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Monday, November 16, 2009

Debbie's TBN interview about the economy's impact on the family

This fall, 2009 Debbie did an interview with Eugene Norris on "Joy in our Town" with TBN television.  The following is based on that interview.

I. What impact does a slumping economy have on the family unit?
Too many families are already working overtime for “things” rather than concentrating on people and the family unit. If all your focus is on things – when you start to lose them, all sorts of problems begin. Marriage isn’t about things. It is not a business with a bottom line. If your marriage is defined by goals and what you plan to achieve - rather than a relationship - then the success of your family will be tied to the economy.  When the economy goes down it will take your family with it.

2. You say abuse increases when the economy is bad – how is this so?

Even wonderful loving people can reach their limit. During a down economy, if the family begins to lose it's way because of the loss of things - that will translate into abuse.  Let me go over the top four biggest problems.
1. Disappointment. If your marriage is about reaching goals and those goals are denied, disappointment can set in. Disappointment is a huge emotion to deal with.  Disappointment that you can't provide the desperately needed braces or the new bike or even an overpriced birthday present - can leave you feel desperate and like a failure. 

2. Being overworked, feeling like a failure or watching your dreams crash around you – those are all huge emotions that will translate into your daily life.

3. If love isn’t your main focus in your family – you can reach feelings like those of being the caged tiger. The caged tiger feels like he doesn’t have options and he lashes out at anyone coming near the cage.  And....if the family continually bangs on the bar of his cage by asking for "stuff" or demanding "participation" especially when he/she is overworked and tired....then...the caged tiger will lash out.

4. With all that working together – In the eyes of the overworked, the family becomes part of the problem and in desperation he/she will lash out at them. For example, imagine if Dad has always brought little things home for his four year old.  Nothing big.  A little toy or a lollipop.  But now that he is behind on the house payment and is taking yogurt to work for lunch, he doesn't even have the quarter everyday to bring something home with him.  What happens?  The child runs to him trying to continue with the things he loves, but in dad's disappointment - he lashes out.  Solution:  Mom needs to get involved and help by making a card, a picture, a cookie - something to take the place of a purchased item.  Mom and child also need to be understand that dad isn't being mean - he's just disappointed that he can't deliver.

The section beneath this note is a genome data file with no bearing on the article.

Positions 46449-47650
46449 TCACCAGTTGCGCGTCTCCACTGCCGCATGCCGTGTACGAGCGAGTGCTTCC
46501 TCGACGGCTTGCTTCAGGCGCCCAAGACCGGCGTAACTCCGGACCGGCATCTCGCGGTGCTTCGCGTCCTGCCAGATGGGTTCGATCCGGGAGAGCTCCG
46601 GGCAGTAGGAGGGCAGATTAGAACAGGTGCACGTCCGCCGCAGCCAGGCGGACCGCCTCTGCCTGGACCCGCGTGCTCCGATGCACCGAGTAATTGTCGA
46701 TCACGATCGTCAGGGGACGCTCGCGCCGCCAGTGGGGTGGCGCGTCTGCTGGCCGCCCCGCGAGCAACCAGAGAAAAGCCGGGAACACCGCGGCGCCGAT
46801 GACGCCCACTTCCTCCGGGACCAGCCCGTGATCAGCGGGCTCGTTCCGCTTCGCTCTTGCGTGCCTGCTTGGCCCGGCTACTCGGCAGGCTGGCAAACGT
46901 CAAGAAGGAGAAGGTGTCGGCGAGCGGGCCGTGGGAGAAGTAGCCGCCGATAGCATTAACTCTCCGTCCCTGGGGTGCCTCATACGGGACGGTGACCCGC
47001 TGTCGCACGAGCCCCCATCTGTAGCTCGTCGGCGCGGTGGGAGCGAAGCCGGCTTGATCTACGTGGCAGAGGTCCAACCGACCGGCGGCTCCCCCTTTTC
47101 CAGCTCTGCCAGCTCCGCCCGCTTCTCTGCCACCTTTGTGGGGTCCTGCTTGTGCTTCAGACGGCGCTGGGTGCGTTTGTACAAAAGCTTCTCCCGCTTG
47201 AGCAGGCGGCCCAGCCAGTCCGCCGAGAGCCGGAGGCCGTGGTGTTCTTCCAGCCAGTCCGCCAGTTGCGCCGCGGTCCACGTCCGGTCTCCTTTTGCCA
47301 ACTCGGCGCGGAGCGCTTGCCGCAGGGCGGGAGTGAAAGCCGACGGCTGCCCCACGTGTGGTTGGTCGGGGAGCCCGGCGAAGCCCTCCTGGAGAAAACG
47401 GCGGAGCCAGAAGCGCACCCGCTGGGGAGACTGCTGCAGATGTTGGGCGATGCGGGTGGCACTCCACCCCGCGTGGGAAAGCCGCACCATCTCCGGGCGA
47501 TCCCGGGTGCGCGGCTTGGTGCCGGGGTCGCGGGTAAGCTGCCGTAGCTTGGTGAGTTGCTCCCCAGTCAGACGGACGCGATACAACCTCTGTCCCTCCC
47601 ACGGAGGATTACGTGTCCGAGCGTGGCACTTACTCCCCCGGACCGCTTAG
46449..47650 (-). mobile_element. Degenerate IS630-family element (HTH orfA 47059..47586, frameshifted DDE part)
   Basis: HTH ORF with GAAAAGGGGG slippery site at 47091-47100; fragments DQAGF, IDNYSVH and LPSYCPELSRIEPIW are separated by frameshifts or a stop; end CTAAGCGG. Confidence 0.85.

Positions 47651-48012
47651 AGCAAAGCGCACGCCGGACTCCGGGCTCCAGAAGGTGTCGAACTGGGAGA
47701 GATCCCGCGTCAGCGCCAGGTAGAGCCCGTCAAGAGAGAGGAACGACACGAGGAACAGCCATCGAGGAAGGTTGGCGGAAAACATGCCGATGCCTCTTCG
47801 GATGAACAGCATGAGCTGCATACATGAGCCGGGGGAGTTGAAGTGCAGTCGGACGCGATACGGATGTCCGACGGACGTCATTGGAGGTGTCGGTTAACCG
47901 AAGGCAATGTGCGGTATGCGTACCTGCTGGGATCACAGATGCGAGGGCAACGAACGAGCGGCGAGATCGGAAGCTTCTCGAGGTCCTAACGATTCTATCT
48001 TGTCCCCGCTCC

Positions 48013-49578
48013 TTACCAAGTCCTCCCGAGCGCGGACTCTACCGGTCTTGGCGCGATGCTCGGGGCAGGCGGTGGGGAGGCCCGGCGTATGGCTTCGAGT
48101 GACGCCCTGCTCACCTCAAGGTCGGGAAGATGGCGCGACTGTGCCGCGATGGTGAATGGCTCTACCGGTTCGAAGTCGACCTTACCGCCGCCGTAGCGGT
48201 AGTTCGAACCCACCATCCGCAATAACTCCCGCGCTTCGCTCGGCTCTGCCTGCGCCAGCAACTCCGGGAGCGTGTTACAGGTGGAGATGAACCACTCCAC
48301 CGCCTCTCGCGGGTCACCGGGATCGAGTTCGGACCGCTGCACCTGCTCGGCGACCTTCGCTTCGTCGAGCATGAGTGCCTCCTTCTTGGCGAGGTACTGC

III. Families need to pull closer in times of crisis. What happens that drives a wedge between them?

It’s all about focusing on love and what is best for the family. If you focus on money or things or position or anything other than being together – the family unit will suffer.  But, if you take your eyes off things and put them on faces ---and if you work together, you can come up with ingenious solutions.

IV. Fathers have a sense of being the provider – what do fathers need to understand during this time?

Great question! The only way for any family to survive during any stressful time is to make the family unit the most important thing in the marriage. It’s not about individuals – it’s about the unit as a whole. For example, if little Johnny contracts liver cancer…the rest of the family needs to go into protection mode for little Johnny. That means vacations, ball games, days at the zoo all take a back seat to making sure little Johnny is cared for. It doesn’t mean you don’t do those things but your perspective is taking care of a hurting member.

So…if Dad can see that it’s not about him and his feelings but rather about taking care of the family – then his ego is in tack and the family survives. I’ve written a booklet titled Stay at home Dads, the new supermen! I wrote it because more men than ever are staying at home because their wives can make more money than they can. I give all kinds of tips on how to adjust your ego and allow the family to win.

V. Do we see where abuse occurs because the wife is working and the husband is staying at home?

I’m not sure that it’s who stays home as much as where the emphasis is for the family. It’s the attitude about how to handle stress that makes the difference.

That attitude can come from being a spoiled brat and wanting everything. But…there we are back to the fact that spoiled brats can’t be trusted or counted on in a marriage.

VI. Is this abuse from the father toward the children? The spouse? Both?

Abuse doesn’t care about gender, relationships or age. Abuse comes from three forms.

1. You were raised with abuse and you are continuing the heritage.

2. You didn’t learn how to handle anger when you were young…or you’re a spoiled brat.

3. You are a good person, a devout parent and loving spouse, but you are overloaded and have become the caged tiger.

To wind it up…in a down economy you want to put your emphasis on protecting the family unit, protecting your relationships with your spouse and children and remove the emphasis off of things. Make the family unit and being together a #1 priority and let go of things.

I hope this helps you,
God loves you,

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